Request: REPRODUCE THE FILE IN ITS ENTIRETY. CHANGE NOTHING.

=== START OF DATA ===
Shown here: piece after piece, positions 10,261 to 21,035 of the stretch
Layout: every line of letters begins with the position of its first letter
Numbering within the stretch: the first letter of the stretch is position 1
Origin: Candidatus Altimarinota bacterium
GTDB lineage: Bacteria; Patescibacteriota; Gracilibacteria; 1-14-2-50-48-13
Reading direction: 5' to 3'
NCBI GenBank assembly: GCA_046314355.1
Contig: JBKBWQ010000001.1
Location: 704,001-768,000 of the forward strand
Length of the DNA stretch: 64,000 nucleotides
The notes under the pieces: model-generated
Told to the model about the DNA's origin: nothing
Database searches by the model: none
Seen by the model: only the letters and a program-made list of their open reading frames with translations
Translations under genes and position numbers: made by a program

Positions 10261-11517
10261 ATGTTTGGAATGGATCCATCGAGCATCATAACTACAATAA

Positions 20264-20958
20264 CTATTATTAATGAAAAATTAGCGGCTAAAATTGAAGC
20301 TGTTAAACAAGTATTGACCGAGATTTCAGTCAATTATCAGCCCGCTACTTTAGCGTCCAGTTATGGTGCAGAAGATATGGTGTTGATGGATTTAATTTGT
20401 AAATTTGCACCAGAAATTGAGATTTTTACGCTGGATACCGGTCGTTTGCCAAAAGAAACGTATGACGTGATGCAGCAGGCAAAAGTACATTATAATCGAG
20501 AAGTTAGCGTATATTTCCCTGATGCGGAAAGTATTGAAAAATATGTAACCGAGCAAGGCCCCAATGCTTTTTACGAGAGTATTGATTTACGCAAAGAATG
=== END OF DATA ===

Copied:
Shown here: piece after piece, positions 10,261 to 21,035 of the stretch
Layout: every line of letters begins with the position of its first letter
Numbering within the stretch: the first letter of the stretch is position 1
Origin: Candidatus Altimarinota bacterium
GTDB lineage: Bacteria; Patescibacteriota; Gracilibacteria; 1-14-2-50-48-13
Reading direction: 5' to 3'
NCBI GenBank assembly: GCA_046314355.1
Contig: JBKBWQ010000001.1
Location: 704,001-768,000 of the forward strand
Length of the DNA stretch: 64,000 nucleotides
The notes under the pieces: model-generated
Told to the model about the DNA's origin: nothing
Database searches by the model: none
Seen by the model: only the letters and a program-made list of their open reading frames with translations
Translations under genes and position numbers: made by a program

Positions 10261-11517
10261 ATGTTTGGAATGGATCCATCGAGCATCATAACTACAATAA

Positions 20264-20958
20264 CTATTATTAATGAAAAATTAGCGGCTAAAATTGAAGC
20301 TGTTAAACAAGTATTGACCGAGATTTCAGTCAATTATCAGCCCGCTACTTTAGCGTCCAGTTATGGTGCAGAAGATATGGTGTTGATGGATTTAATTTGT
20401 AAATTTGCACCAGAAATTGAGATTTTTACGCTGGATACCGGTCGTTTGCCAAAAGAAACGTATGACGTGATGCAGCAGGCAAAAGTACATTATAATCGAG
20501 AAGTTAGCGTATATTTCCCTGATGCGGAAAGTATTGAAAAATATGTAACCGAGCAAGGCCCCAATGCTTTTTACGAGAGTATTGATTTACGCAAAGAATG